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The Gypsy Girl Mosaic

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The Gypsy Girl Mosaic
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Photo Comments

This mosaic was discovered in a building at Zeugma called "The House of Menad" that dated to the 2nd-3rd centuries A.D.  During the excavations she was likened "to a Gypsy Girl as joke . . . with her uncombed hair, salient cheekbones, round face, and earings," and the name has stuck. "There is no illuminating data regarding her identity but some scholars claim that she is one of the menads present in Dionysus festivals because of the tendrils near her head; and others suggest that this is a portrait of Alexander the Great.  The most interesting feature of the mosaic is that it follows the beholder in every direction."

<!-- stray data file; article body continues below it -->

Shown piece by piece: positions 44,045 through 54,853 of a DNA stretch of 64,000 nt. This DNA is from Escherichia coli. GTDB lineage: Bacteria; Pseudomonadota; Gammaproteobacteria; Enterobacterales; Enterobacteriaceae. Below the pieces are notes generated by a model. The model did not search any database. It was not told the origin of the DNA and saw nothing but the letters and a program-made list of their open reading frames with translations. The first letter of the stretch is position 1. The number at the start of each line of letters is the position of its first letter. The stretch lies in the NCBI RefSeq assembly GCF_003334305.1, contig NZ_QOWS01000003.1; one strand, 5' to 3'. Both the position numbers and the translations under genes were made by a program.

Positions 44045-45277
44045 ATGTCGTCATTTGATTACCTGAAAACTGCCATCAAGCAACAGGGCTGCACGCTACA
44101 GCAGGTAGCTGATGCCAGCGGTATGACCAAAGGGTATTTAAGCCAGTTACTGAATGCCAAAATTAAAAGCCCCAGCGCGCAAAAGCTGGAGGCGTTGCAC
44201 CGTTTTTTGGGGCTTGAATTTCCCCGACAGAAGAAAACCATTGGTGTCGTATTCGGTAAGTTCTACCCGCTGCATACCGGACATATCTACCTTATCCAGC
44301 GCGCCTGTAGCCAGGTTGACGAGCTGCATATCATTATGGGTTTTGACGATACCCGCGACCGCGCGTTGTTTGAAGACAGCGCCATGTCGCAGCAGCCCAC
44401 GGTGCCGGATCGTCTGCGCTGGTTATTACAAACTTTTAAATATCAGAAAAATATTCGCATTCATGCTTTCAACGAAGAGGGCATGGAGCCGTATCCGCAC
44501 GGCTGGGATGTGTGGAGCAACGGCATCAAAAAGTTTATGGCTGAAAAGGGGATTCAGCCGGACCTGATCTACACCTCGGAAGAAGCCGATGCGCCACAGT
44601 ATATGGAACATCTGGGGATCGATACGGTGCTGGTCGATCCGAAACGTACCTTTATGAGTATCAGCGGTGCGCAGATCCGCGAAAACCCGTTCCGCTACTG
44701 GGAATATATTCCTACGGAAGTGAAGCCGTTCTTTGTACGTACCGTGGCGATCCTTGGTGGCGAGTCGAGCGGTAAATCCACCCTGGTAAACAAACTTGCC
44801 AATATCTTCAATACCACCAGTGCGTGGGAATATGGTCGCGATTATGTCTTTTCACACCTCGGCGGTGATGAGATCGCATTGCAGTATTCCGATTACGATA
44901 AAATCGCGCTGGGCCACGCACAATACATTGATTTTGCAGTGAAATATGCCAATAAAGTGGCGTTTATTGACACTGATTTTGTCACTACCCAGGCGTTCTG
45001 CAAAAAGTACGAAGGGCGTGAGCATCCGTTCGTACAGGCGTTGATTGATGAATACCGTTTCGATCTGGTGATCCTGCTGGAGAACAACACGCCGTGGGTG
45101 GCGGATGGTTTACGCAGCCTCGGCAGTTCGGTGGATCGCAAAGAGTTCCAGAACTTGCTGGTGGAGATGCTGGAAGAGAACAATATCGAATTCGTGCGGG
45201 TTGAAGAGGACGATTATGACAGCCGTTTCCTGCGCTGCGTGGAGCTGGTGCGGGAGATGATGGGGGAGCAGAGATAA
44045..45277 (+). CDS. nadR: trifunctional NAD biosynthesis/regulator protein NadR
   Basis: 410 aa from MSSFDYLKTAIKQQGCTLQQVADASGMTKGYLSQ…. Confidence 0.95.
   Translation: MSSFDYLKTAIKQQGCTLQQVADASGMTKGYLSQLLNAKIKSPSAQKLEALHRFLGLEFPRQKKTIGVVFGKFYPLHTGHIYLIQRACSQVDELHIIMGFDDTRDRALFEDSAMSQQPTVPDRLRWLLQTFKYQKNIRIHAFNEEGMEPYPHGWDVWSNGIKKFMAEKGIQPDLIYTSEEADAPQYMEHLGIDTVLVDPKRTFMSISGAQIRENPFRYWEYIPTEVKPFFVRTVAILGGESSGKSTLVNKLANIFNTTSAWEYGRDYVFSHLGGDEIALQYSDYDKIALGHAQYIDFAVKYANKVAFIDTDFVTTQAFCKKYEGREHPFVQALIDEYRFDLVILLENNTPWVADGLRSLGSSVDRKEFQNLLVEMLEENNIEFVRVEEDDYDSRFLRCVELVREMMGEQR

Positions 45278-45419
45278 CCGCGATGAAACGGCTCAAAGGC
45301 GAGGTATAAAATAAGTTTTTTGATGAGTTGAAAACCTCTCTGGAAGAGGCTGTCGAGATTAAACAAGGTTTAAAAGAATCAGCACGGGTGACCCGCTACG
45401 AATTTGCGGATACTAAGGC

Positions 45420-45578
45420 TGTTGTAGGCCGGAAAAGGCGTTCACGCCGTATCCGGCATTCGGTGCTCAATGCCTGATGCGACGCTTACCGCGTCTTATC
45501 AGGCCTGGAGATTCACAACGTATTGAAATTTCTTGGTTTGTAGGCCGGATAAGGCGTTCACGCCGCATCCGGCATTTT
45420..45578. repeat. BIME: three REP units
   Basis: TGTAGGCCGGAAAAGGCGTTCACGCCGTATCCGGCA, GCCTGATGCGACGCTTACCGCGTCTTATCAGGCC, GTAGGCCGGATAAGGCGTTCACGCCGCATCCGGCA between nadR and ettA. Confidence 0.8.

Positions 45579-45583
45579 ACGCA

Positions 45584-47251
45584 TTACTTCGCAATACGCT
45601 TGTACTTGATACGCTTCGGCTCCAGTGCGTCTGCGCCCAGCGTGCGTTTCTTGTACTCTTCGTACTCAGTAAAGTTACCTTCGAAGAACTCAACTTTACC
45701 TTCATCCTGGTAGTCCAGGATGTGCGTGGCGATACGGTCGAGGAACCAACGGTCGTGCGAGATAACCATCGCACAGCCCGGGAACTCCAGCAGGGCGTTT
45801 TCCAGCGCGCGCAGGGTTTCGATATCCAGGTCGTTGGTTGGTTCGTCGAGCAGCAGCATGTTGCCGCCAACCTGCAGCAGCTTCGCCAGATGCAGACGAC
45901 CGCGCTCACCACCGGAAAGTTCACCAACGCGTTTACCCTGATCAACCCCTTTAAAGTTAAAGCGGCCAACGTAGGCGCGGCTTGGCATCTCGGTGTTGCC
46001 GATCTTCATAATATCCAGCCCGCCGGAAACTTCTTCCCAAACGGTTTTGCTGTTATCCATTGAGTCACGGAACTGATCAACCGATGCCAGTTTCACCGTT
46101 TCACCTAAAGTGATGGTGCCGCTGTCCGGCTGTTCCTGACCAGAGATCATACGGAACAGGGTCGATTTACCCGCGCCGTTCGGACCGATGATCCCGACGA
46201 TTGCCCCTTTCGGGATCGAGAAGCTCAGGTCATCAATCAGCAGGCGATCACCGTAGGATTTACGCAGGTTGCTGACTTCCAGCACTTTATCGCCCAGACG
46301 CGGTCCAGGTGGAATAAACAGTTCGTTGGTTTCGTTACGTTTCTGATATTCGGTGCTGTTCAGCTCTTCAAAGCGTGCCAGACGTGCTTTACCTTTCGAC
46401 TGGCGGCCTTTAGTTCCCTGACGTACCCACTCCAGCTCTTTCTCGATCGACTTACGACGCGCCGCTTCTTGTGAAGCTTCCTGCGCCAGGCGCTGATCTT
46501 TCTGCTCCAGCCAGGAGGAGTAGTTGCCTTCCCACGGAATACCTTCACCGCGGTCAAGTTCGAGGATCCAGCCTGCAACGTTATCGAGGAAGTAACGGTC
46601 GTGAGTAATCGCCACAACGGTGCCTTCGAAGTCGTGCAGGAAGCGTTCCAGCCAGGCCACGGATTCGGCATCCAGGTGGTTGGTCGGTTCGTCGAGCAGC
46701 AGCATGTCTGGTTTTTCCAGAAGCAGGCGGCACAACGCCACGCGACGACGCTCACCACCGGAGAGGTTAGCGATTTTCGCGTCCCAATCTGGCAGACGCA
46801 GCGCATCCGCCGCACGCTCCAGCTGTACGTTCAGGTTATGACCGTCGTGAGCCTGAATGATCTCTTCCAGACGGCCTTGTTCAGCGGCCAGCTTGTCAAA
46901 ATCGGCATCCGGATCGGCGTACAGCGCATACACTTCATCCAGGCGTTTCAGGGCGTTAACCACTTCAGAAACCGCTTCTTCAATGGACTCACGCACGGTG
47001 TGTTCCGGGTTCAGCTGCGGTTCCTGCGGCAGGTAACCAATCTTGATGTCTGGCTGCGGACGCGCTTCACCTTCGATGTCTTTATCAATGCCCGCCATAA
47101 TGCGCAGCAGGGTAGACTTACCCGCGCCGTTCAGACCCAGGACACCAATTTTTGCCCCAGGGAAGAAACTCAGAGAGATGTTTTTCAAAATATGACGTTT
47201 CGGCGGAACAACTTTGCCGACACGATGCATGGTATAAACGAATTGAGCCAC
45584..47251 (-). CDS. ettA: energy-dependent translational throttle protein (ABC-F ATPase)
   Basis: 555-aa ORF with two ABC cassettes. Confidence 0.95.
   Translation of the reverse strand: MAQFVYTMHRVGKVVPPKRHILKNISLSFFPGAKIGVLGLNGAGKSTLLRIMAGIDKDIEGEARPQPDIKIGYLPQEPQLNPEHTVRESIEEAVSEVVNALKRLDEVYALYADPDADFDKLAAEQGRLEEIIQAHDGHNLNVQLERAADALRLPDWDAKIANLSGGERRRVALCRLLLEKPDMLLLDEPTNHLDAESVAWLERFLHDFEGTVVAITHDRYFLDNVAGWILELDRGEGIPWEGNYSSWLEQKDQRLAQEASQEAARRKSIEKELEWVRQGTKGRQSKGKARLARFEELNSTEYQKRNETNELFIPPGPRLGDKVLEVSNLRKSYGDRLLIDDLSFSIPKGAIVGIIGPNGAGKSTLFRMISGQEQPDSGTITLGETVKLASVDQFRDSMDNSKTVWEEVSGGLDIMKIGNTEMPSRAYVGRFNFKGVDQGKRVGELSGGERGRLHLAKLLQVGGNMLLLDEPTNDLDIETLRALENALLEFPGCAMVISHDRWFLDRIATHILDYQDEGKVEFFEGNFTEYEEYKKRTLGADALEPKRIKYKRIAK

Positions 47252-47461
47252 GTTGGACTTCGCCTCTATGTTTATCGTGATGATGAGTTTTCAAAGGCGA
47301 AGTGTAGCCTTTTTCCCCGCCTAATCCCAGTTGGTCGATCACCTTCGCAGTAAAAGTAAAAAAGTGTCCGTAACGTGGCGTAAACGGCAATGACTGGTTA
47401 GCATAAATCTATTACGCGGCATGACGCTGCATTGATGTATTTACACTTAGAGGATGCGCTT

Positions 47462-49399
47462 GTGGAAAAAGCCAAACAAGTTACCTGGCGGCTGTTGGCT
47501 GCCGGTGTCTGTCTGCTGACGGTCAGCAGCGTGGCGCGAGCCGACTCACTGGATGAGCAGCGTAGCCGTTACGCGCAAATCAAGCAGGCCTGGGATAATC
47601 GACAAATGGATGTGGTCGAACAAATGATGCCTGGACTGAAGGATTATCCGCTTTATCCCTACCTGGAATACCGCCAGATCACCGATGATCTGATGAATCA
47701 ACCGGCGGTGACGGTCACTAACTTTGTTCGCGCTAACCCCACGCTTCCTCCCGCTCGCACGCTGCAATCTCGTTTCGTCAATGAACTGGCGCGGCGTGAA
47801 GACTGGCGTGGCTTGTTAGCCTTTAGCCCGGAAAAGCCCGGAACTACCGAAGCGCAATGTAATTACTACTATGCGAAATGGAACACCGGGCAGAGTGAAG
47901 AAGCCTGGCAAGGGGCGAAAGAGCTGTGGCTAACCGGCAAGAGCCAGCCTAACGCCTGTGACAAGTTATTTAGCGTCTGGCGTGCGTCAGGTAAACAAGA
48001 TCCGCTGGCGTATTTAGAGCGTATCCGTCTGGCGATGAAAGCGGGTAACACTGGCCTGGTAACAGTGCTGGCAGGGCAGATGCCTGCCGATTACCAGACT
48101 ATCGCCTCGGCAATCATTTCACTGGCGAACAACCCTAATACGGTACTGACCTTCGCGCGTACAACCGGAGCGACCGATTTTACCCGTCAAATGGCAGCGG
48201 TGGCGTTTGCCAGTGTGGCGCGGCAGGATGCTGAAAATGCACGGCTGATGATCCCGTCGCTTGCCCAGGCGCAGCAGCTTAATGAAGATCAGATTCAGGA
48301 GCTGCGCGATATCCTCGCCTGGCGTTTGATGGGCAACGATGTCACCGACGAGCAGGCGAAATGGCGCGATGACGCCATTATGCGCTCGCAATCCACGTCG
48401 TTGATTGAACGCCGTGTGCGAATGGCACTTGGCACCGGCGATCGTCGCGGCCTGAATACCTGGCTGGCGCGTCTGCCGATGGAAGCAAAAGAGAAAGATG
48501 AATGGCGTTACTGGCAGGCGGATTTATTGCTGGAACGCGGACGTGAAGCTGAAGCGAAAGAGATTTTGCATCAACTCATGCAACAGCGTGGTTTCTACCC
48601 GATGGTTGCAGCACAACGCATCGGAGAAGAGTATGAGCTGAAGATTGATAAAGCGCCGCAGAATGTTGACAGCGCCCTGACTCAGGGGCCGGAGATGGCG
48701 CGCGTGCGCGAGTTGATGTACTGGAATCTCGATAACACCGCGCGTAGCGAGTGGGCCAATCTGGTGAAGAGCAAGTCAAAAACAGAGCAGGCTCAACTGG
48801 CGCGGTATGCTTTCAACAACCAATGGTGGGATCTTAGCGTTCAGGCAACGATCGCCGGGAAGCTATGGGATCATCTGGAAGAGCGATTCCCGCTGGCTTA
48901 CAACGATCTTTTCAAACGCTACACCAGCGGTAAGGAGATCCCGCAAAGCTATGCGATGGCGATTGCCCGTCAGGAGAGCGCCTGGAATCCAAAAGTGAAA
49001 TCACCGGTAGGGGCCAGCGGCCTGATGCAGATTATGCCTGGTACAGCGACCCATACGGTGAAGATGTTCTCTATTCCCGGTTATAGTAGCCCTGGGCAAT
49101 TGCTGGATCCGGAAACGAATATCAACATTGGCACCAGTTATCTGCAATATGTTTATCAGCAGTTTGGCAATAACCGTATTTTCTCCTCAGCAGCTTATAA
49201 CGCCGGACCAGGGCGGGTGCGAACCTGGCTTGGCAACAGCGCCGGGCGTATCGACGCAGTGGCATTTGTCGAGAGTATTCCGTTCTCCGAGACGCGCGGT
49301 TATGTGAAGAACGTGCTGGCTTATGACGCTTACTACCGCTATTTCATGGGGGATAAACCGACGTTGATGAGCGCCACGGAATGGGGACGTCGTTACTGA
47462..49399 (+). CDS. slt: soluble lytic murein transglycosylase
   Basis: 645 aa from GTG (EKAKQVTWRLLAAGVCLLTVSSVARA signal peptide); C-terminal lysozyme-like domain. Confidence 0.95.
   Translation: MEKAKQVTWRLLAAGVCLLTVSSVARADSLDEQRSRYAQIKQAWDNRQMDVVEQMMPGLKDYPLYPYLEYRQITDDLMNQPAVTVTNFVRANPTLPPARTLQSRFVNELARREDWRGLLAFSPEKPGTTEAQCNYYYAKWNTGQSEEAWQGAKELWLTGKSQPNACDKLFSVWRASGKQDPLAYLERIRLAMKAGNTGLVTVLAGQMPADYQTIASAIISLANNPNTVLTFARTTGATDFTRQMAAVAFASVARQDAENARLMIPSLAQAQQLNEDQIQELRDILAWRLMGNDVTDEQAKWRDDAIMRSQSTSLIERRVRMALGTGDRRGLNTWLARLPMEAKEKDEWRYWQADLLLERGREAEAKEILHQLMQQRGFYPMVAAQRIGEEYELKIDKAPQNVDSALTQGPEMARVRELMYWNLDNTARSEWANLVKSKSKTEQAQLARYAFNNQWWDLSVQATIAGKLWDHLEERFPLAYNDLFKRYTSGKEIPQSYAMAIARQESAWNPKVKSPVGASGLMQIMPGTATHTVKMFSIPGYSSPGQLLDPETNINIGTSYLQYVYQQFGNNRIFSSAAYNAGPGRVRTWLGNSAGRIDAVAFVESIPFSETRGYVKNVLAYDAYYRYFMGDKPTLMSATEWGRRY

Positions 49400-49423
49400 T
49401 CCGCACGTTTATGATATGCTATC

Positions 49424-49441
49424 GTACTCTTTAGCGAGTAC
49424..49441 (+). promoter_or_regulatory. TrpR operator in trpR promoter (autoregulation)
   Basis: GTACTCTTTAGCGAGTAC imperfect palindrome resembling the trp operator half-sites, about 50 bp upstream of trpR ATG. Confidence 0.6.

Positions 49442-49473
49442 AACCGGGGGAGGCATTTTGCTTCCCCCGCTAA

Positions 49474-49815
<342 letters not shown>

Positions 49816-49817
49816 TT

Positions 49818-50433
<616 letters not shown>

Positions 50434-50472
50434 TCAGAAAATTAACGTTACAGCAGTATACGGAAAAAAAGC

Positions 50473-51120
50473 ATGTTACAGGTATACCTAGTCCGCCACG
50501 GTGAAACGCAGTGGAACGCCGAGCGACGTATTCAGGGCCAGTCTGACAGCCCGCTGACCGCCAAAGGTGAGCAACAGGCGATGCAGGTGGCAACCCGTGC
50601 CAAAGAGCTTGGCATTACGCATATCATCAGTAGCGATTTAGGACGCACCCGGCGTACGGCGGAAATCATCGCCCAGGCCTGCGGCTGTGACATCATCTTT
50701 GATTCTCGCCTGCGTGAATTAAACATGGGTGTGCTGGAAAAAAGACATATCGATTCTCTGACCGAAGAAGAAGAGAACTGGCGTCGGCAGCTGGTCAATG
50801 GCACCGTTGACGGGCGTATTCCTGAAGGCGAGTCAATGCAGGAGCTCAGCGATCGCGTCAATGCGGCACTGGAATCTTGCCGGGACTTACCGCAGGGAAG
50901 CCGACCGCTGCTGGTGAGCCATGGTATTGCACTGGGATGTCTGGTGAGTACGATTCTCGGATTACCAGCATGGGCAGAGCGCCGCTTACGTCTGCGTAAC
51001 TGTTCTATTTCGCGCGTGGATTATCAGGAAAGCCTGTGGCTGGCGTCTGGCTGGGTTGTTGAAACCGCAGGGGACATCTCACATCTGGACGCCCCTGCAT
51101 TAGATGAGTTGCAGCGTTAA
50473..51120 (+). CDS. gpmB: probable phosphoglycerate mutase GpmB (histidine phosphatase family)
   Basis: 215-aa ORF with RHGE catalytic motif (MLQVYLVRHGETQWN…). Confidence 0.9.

"A special technique was used in the mosaic in order to make her eyes more realistic.  On the other hand, the fact that both joy and sorrow are reflected in her face indicated the stage reached in the art of portrait.  The piece was made via the technique called 'three fourth look' in the art of painting during the Hellenistic period.  The technique was used by great painters as well.  Da Vinci's Mona Lisa is an example of such paintings.  With those characteristics, the piece has become the symbol of Zeugma and Gaziantep."

The above commentary is from a sign in the museum.  The artifact is displayed in a special room in the museum.